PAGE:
I couldn’t laugh, watch TV, or read. All the things that I knew used to make me laugh and feel good were gone. It felt like looking at one of those music videos where everything rushes past except for the singer who is moving in slow motion and the video is shot in black and white. I felt nothing. The energy I normally got from looking at colour was gone. My joy at seeing a sunrise or sunset vanished.
Then one awful day, I lay on the couch for hours and hours, staring up and out the window at the sky and knew I wanted to die. This out of control, panicked, incredibly sad pain was unbearable. I had a plan of exactly where and how I would do it. I became desperate and rang my midwife in a mess. She immediately got me the help I needed and a few hours later, I was being assessed by Psychiatric Emergency.
I was admitted to hospital. I didn’t want to be there at first. It was frightening but what was the alternative? I was too scared to go home. One of my overwhelming feelings was one of wishing to be looked after, just as my baby was being cared for-in a cot, asleep, with all my needs met.
Eventually, the medication started working, and I felt less anxious and sad. It was then hard to leave the safety of the hospital, a remarkable turn around but predictable. My crisis of confidence took a long time to improve – it was a full year before I started to be a relaxed and happy mum.
I have gone on to have two more children; both times, I have taken antidepressants at the time of the birth as a precautionary measure. I still felt at times depressed and out of control but not with the same intensity and duration.
PND is generally considered a depression with a good outcome for recovery. In my experience this is true. Just hold on to hope. Many of us have experienced it. Support is crucial, especially from people who are able to sit, listen, and make no judgments about your feelings and thoughts.
Nine years ago, I had a life-changing experience when my partner and I had our first (and only) child. We had planned to have this child, and my pregnancy went well. I was able to maintain a high degree of physical and mental wellbeing right up until the time our baby was born.
I was well organised, having left work six weeks before baby was born. I had prepared all the clothing, the baby’s room, and family and friends had equipped me well for this new child. Life seemed well in control, even the day that my contractions began. I was a little frightened by the intensity of the contractions, but I was confident that all was well. .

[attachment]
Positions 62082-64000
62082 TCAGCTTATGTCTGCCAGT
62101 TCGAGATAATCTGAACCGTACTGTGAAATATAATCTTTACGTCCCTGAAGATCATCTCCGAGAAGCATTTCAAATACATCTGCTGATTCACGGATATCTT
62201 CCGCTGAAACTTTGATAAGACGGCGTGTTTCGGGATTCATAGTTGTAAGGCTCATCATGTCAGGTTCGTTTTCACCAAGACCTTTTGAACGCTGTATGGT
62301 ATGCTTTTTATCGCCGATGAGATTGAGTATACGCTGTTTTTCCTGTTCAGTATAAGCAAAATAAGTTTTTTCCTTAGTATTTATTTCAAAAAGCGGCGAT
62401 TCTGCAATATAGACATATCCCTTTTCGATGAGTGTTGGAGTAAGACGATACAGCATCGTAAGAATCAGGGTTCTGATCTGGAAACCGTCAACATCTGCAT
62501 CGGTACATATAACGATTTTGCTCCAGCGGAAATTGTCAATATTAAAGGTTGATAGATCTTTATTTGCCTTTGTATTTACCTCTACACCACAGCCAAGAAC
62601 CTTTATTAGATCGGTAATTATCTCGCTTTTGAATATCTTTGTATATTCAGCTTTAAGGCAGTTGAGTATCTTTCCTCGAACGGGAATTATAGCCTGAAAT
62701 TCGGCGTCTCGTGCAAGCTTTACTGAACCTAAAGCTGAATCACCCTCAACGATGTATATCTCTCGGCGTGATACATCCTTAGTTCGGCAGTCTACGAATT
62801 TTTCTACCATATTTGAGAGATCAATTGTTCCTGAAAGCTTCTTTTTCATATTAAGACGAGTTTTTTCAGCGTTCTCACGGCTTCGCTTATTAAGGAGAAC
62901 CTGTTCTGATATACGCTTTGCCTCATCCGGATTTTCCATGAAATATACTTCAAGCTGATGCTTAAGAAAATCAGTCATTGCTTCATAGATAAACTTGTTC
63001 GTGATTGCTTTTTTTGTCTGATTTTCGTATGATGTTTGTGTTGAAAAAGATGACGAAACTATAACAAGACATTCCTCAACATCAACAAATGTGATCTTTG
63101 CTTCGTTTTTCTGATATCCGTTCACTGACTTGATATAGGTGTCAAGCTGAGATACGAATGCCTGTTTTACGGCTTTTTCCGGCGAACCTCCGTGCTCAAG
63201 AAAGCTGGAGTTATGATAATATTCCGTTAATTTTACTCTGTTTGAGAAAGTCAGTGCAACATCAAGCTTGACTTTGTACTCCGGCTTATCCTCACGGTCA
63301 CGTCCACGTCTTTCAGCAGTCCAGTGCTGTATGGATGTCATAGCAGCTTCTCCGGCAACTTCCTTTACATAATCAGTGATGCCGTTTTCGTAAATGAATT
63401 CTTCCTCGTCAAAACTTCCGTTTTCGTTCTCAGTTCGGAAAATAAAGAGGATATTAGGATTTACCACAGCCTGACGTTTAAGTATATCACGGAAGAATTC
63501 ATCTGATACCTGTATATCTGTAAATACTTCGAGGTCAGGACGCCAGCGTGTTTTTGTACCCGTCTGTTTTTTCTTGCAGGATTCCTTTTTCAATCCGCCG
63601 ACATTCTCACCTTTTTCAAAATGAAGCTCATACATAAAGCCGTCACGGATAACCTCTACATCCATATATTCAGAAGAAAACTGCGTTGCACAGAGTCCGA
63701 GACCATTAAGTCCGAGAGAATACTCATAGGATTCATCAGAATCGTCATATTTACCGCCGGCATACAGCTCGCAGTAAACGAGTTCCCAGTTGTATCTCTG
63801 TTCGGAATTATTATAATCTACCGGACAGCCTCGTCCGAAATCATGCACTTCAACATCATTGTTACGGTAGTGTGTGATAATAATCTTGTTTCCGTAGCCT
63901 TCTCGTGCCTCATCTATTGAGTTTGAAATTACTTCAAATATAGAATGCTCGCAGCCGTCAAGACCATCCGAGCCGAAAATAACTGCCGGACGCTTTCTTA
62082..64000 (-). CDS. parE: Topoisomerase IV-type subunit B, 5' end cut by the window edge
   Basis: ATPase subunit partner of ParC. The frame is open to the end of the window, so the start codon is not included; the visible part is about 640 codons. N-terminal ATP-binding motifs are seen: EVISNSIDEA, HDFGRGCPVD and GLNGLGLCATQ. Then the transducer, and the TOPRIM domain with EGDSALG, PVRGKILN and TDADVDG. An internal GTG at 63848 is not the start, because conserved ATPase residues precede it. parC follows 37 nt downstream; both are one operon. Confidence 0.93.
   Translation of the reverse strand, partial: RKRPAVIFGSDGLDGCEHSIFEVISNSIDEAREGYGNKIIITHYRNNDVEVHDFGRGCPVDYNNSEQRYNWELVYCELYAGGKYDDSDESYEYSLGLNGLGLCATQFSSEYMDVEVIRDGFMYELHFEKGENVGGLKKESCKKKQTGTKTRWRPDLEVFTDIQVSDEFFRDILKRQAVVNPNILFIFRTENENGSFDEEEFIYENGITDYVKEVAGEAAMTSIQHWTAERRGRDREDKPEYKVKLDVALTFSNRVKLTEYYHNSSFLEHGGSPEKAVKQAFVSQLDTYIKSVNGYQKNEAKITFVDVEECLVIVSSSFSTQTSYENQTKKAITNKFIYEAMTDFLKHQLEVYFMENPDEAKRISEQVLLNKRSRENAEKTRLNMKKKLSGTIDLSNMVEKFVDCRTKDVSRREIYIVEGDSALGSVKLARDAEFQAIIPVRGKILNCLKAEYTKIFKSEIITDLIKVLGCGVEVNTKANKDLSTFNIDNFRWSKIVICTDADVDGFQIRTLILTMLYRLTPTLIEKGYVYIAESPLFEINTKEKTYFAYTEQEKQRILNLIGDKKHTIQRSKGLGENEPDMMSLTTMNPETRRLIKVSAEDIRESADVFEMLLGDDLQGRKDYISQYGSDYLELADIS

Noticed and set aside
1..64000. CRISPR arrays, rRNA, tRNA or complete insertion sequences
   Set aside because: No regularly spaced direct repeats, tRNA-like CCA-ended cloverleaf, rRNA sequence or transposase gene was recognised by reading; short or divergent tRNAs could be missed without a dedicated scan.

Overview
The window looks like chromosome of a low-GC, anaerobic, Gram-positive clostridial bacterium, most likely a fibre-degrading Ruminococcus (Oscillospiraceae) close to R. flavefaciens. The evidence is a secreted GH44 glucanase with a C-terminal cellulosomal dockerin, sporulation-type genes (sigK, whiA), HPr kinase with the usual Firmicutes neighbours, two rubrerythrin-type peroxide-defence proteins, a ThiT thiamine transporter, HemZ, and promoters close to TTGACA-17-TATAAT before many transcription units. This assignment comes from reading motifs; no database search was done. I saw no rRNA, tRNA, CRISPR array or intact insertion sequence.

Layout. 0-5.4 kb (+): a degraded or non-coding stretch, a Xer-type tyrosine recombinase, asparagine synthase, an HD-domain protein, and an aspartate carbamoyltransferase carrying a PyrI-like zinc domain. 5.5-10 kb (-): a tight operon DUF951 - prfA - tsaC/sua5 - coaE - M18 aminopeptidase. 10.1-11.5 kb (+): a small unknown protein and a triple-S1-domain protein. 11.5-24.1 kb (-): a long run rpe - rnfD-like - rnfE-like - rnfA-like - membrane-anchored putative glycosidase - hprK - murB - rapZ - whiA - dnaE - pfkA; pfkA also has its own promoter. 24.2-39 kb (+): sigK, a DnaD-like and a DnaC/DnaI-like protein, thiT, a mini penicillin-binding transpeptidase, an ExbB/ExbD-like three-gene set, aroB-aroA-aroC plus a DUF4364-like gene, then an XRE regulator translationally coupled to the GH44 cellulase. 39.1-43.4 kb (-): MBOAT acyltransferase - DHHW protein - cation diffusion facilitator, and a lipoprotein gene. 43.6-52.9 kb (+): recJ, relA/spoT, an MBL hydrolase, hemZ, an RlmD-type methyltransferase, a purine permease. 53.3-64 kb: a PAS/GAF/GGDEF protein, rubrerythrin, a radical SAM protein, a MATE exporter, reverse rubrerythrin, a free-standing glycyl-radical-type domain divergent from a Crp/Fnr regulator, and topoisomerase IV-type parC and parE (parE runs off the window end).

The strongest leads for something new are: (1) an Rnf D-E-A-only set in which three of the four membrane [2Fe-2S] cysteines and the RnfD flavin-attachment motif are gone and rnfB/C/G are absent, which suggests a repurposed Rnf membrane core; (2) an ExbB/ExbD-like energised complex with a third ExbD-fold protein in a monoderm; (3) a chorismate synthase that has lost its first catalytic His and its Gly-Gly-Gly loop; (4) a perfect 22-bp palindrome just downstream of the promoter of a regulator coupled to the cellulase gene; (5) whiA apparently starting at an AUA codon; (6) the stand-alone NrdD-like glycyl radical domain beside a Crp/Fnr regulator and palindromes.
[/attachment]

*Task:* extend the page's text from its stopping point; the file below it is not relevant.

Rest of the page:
And so our little girl was born, after a wonderful sunrise, and a relatively quick birth. I remember being ecstatic. I mean highly ecstatic, yet bewildered at the same time. It was then that things started to become difficult for me.
I had difficulty trying to breastfeed my wee baby girl. This might have seemed the norm, but why did this continue with every single breastfeed, why did my child cry so much, and why did I feel so lost and so panic stricken. I stayed as long as I could in hospital before going home.
It wasn’t long until things began to really spiral out of control. I couldn’t feed my child properly, but worse for me, was that I couldn’t get any rest. We quickly limited friends from visiting too often, but I could sleep neither by day nor by night. This lack of sleepwent on for an agonizing ten days until I could bear it no longer.
I started to panic and phoned any “helpline” I could. I started having delusions. My body shivered uncontrollably, especially at night and I couldn’t sleep at all. My partner and I could not understand what was happening to me. We never even considered this was a medical condition. I was asking for help, but I had no idea what for – just that life was almost unbearable with a new baby child.
Finally, (it seemed for me) I got the urgent help that I needed and was admitted to hospital where my daughter and I stayed, on and off for three months. I was diagnosed with bipolar disorder which I didn’t realise can present for the first time after having a baby.
Once home, I continued to improve with the support of my wonderful partner and family. I have since learnt to take care of my sleep patterns and stress levels and continue to keep a watchful eye on my health and wellbeing.
Only by joy and sorrow does a person know anything about themselves and their destiny
To understand everything is to forgive everything